What is truth? Who can tell it? And ultimately, how does truth form tradition?
Rhyan Clapham a.k.a. DOBBY is a rapper, composer, producer and drummer.
He proudly identiﬁes as a Filipino and Aboriginal musician, whose family is from Murrawarri and Ngemba lands (Weilmoringle, Brewarrina NSW).
He has performed extensively locally including PARRTJIMA Festival (NT), BIGSOUND (QLD), OzAsia Festival (SA) and Sydney Opera House, and internationally in Germany, UK, USA and Netherlands, as well as recently alongside BARKAA for the 2021 New Year’s Eve Fireworks.
Recently, he composed all the soundscapes for PARRTJIMA 2021 & 2022 (Alice Springs, NT), and the music behind Australia’s ﬁrst 500-strong drones show (Elevate Sydney). In June 2022, DOBBY premiered WARRANGU; River Story at the Art Gallery of New South Wales in partnership with Vivid Sydney, a body of work created from his Peter Sculthorpe Fellowship.
In 2020, DOBBY took out best video for ‘I Can’t Breathe’ at the FBi SMAC Awards. The unofficial anthem of Australia’s Bla(c)k Lives Matter movement, this song is used throughout Australian schools alongside curriculum materials to assist in educating students.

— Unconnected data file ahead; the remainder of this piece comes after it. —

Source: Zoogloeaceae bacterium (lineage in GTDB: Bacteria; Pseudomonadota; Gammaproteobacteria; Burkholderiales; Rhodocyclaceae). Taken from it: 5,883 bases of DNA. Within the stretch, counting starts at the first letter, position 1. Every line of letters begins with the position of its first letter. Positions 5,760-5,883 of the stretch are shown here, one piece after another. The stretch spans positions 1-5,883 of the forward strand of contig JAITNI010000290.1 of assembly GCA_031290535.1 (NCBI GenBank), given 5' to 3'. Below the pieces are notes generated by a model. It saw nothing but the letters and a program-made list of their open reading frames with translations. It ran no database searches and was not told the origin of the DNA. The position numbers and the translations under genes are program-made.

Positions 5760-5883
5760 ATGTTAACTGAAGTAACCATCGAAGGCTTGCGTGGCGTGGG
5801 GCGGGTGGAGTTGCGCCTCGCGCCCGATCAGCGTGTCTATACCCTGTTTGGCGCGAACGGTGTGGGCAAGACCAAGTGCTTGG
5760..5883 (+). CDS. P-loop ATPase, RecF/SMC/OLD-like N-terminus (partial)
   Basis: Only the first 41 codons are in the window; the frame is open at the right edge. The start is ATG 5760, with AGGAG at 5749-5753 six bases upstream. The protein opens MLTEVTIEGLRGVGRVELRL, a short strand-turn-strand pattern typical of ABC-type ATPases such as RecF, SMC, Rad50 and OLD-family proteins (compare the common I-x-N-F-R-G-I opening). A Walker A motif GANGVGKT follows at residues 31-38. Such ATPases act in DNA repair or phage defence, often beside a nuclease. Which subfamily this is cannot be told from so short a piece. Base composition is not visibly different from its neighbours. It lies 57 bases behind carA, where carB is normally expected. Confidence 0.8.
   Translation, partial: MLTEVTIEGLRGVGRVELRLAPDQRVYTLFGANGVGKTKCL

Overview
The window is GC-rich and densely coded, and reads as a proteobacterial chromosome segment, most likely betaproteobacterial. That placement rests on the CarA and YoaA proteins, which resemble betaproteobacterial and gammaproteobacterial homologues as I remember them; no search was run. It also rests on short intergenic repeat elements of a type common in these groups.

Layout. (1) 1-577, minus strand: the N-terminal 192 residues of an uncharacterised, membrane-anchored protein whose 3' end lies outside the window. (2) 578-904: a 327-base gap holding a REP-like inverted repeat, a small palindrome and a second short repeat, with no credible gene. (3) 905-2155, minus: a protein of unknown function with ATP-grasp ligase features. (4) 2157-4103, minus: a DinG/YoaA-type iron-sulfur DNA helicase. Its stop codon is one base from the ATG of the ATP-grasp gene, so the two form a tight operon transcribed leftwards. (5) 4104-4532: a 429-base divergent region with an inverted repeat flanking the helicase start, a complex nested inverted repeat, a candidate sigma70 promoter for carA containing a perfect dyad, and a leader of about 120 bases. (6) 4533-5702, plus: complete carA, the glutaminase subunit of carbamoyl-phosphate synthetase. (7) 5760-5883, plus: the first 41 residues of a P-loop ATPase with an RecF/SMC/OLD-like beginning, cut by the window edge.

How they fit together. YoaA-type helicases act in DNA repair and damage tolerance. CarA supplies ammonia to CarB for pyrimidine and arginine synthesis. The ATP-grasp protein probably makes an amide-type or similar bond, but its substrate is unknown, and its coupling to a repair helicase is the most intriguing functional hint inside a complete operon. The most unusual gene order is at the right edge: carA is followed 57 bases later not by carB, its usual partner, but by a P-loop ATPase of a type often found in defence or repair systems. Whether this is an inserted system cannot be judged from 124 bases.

DOBBY is a multi-instrumentalist increasingly known for bouncing between piano, drums and drum pads, with his unique signature ‘drapping’ (simultaneous rapping and drumming).
He completed a Bachelor of Music at UNSW and an Indigenous Studies Honours focusing on Aboriginal Hip Hop music in 2015. He currently holds a three-year position as the Indigenous Convenor at the ANU Open School of Music.
RHYAN CLAPHAM A.K.A. DOBBY
MEMORY HISTORY POWER
World premiere, new CSO commission
History is written only by those in power, and informs Australia’s collective memory. Only now are we able to have conversations of this nation’s dark history and systemic racism, yet we still can’t ﬁnd ourselves on the same page.
In the lyrics of this piece with the CSO Chamber Ensemble, I am resurfacing old journal entries of Cook and fellow colonists who ﬁrst invaded, to ultimately challenge listeners on the idea of truth. What is truth? Who can tell it? Who calls it ‘truth’ and what is collectively understood as truth? And ultimately, how does truth form tradition?
© Rhyan Clapham, 2022